> > > > A friend of mine has a rather novel approch to these
> > > > parts, first he solders them to the board (without
> regard to solder bridges), then
> > > > he uses solder wick to pick up the exess and removes
> any bridges!
> > >
> > > This is the best way if you don't have a hot air tool.
> It works just fine
> > > with parts of _any_ pitch (including the TQFP100 parts
> used on the uCsimm).
Our preferred way to do these parts is to give them to someone with
the machine placement and the controlled hot air systems that'll
trivially get them right because it's cheaper than paying someone's
salary to do it the painstaking way. However, you need to be doing
several (i.e. not the prototype) before this is a reasonable viewpoint.
Usually, I'm doing logic chips or obvious chips like processors/ram etc.
Take the pads and wet them with a big blob of solder and plenty
of spare flux. This is because the solderplating done by the board
house is not necessarily the same formulation as yours ... and it
may have oxidized enough to not wet very cleanly to your solder.
Don't try to leave solder behind, just make sure it wets nicely.
Put the chip down, very carefully align the pins to the exact middle
of the pads using a microscope or large magnifying lens on a stand,
then use a large blob of solder in opposite corners to hold it in place.
These blobs should be holding down several pins each for strength.
Now put down lots of solder along all the other pins, one side at a time,
until everything looks really nice and definitely no dry joints. If each
side is one large solderbridge, that is fine, for now.
When done, paint cold flux over the big solderbridges, lay a fresh piece
of copper braid over the row of pins and wipe a large iron tip along to
suck up the solder that is spare. The combination of the wick and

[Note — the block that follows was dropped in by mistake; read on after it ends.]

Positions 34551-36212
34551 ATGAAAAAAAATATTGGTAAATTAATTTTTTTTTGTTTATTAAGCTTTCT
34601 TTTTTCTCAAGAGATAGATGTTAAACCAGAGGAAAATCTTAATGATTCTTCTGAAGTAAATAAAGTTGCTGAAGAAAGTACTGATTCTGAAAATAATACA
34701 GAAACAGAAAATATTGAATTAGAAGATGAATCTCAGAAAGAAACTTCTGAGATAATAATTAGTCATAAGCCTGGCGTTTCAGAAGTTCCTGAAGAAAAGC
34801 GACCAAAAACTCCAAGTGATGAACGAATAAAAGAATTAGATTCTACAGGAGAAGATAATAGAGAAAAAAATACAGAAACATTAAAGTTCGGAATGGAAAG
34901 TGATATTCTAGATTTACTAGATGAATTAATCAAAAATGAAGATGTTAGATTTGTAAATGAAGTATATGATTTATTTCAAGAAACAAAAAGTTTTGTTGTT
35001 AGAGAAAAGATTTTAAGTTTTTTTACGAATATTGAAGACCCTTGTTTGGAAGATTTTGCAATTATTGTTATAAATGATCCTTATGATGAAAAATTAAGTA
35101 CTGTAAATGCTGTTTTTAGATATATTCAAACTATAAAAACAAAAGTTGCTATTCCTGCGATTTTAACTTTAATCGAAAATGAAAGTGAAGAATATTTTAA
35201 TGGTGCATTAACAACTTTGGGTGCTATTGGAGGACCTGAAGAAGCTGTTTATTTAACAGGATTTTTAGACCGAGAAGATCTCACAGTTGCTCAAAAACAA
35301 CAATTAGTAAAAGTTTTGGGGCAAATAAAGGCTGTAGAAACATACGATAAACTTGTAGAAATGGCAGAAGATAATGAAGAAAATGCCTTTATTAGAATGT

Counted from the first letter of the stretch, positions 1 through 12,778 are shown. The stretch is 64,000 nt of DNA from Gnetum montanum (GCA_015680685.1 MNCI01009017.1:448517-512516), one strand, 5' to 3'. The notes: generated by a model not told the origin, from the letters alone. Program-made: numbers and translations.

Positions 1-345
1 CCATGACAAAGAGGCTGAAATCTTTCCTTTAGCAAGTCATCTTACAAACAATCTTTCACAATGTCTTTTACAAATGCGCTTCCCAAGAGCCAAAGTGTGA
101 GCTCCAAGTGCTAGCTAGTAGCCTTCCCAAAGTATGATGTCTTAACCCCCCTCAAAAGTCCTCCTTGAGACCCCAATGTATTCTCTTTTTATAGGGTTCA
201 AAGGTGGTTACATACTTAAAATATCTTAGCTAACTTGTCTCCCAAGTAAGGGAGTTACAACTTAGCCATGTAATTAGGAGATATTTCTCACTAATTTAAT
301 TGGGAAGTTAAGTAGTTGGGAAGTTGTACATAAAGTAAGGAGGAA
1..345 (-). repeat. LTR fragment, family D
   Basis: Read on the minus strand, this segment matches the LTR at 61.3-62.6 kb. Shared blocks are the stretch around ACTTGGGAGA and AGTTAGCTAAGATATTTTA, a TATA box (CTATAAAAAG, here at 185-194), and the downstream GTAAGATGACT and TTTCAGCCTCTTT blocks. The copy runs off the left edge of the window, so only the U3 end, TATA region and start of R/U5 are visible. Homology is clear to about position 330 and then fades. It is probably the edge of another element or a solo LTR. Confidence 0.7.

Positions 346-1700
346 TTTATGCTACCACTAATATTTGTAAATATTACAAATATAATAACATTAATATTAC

sufficient flux should lift all the bridges very quickly. DO NOT TRY
THIS WITH A SOLDERSUCKER ... like someone did who I described
this to ... it puts 'knots' in the hair along the sides of the chip. Nasty.
Plan ahead for testing the chip for solderbridges; visual inspection is
great and is the first step, but figure out how to do more than that.
For example, with in-circuit-programmable logic, make up a file that
makes the whole chip run as a multifrequency divider. I do not mean
as a binary counter, because the high end bits will be running
really SLOWLY. You want to have the clock divided by 1 for
pin 1, divided by 2 for pin 2, etc etc. Then you can use a frequency
counter to very quickly check all the individual pins out.
For example, with a memory chip that is not boot memory, plan
to write a ram tester for the POST and figure out how to have
the code report where the error is back to you.
For example, with a memory chip that is boot memory, you should
be able to watch each of the address pins count through the
memory fetch at different frequencies, and watch each combination
of two data pins on a two channel scope to look for differences.
Once the processor is booted, it can check everything else for you.
Remember, it is quicker and easier to design-for-test ... if you have
a board with components only on one side, you can plan to make
all traces accessible on the other side at least once and have
the board-house perform their golden-board checkout twice ...
once for the bare board and once for the unpowered stuffed board.
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